However, Jacques still has other concerns about his disease. He’s worried that his children will develop similar conditions, especially one of his sons.
Several Risk Factors
Age-related macular degeneration is aptly named: its prevalence increases with the age of the patients. In the United States, as many as 11 million people have some form of age-related macular degeneration. In Canada, which has approximately one-tenth the population, nearly one million Canadians—300,000 in the province Québec alone—suffer from AMD. Of these, 10 to 15 percent have the wet form, like Jacques. AMD is the leading cause of blindness in people over the age of 65.
In addition to aging, other risk factors associated with the development of the disease include family history, ethnic origin (white people are more affected), gender (women are more affected), atherosclerotic and vascular diseases, obesity, and sun exposure (phototoxicity of the retinal cells).
Smoking also plays an important role. Consuming 25 cigarettes per day doubles the risk of severe damage. Exposure to secondhand smoke is also harmful. The chemicals absorbed during exposure to smoke increase the absorption of harmful sunlight by the retina by 1,000 times.
For Jacques’s son, the risk of developing AMD is clear, but so are his options. He won’t be able to change his genes, prevent himself from aging, or change his ethnicity or chromosomes. However, he can control the modifiable factors: he can quit smoking, control his weight, and stay physically active.
Diet can play a preventive role. Reducing fat intake in the diet and ensuring adequate omega-3 consumption (forms of triglyceride, 800 mg DHA/EPA per day) are important. However, adding vitamins formulated for eye health to the mix is not recommended in Jacques’s case. Vitamins are only effective in treating dry AMD in its middle stages, not for preventing it. However, they are one of the few ways Jacques can reduce the risk of having his other eye affected and losing all his functional vision.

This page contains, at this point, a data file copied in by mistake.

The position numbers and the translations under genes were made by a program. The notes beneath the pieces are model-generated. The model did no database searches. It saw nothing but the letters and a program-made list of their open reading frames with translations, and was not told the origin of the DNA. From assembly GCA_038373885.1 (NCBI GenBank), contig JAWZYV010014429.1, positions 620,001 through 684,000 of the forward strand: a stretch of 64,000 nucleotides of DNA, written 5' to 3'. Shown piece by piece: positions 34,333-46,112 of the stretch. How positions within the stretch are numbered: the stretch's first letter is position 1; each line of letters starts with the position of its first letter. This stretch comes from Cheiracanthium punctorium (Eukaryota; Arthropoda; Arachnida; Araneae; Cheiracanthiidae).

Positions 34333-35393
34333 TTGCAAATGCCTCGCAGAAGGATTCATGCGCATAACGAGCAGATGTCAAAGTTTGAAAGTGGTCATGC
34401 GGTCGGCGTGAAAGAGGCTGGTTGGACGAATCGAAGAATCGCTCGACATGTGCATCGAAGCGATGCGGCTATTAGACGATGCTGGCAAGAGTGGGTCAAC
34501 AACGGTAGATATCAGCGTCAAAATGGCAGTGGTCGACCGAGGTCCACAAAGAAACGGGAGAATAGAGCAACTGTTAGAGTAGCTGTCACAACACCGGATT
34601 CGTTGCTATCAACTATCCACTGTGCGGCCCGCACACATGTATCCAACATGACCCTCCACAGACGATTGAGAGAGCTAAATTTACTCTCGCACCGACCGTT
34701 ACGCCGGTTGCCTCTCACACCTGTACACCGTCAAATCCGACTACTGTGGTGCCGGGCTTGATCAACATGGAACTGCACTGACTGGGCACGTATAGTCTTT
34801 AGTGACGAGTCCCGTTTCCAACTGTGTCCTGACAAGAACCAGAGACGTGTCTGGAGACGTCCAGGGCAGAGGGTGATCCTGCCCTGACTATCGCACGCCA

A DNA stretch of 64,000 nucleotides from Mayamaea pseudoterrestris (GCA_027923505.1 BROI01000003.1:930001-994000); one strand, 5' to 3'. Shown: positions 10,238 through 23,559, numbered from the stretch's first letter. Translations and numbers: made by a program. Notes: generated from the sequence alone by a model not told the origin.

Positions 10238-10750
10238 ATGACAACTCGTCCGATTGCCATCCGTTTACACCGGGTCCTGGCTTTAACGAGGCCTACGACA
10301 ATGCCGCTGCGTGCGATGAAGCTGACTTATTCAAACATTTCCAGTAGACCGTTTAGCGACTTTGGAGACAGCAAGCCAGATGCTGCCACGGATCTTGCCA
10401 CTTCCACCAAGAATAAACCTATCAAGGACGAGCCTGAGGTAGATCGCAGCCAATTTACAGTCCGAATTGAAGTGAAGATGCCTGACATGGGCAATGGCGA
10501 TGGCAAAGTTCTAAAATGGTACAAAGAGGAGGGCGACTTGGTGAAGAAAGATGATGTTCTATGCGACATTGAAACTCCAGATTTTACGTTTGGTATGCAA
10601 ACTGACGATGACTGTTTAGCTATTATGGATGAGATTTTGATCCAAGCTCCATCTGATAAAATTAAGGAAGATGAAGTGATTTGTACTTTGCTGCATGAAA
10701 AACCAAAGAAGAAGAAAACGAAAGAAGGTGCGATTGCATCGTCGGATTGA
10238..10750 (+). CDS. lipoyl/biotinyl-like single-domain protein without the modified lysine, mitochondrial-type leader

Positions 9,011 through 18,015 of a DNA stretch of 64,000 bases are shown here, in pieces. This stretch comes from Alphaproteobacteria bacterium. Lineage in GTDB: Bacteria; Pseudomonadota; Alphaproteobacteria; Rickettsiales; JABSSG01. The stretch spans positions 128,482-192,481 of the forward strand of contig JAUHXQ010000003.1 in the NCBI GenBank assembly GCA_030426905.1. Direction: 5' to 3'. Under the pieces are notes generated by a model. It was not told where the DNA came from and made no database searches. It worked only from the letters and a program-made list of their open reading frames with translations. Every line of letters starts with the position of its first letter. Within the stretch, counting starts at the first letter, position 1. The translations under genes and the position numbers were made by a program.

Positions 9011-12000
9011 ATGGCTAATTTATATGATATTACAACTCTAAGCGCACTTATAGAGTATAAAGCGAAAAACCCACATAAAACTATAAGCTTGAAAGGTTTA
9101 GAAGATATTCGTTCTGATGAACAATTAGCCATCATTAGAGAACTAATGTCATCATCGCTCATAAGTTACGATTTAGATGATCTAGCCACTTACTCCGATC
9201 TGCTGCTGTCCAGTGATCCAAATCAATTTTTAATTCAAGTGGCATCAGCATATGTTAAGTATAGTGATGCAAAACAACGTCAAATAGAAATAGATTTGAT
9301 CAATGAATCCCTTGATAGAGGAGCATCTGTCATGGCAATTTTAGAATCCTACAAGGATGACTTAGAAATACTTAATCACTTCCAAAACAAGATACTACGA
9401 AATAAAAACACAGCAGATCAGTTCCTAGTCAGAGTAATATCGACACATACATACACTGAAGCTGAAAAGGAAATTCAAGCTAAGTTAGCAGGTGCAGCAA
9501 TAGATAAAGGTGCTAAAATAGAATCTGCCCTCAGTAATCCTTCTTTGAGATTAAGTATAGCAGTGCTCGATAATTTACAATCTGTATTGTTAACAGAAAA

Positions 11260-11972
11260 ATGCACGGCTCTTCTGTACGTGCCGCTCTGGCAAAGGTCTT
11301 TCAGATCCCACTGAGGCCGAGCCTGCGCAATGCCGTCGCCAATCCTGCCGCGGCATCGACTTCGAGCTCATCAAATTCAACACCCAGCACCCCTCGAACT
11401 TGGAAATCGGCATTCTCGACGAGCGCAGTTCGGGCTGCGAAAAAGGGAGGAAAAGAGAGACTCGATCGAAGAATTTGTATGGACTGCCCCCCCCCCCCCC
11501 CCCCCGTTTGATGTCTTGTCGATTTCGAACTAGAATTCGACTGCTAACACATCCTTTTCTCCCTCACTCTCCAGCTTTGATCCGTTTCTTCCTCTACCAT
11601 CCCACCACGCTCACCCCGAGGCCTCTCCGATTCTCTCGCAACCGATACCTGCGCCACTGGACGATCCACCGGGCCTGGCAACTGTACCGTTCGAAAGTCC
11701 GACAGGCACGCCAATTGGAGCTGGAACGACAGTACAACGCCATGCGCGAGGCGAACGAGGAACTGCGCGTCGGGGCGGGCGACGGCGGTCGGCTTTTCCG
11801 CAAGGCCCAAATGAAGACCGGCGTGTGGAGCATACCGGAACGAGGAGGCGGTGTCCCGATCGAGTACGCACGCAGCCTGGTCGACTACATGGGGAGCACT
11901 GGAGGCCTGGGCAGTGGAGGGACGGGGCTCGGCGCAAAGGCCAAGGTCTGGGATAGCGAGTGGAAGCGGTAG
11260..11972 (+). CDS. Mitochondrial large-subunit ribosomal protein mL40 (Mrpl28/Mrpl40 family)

It’s imperative for both Jacques and his son to follow the doctor’s recommendations on managing vascular problems (hypertension, cholesterol, diabetes). When poorly controlled, these conditions significantly increase the risk of developing wet AMD.
Remember, macular degeneration is first and foremost a vascular disease: The blood vessels are no longer able to nourish the retinal cells and no longer get rid of their metabolic waste efficiently. As a result, the cells die. New blood vessels develop, but they’re fragile, and when they break, they flood the retina with fluid.
Finally, both father and son will need to protect themselves from the sun’s harmful rays, either with a transparent filter (UV400) in their regular prescription glasses or by wearing good quality sunglasses when they’re outdoors. Their eye care professionals will be able to advise them about this.
Jacques’s spirits are not high, but I have given him some hope that better days lie ahead. He knows he can count on a team of professionals to support him and that he won’t be dealing with his condition alone. There’s hope. And hope is the first thing that makes it possible to overcome the impacts of any disease.
is a professor at the school of ophthalmology with expertise in eye health and the use of specialized contact lenses at the University of Montréal in Canada. This article was first published on The Conversation.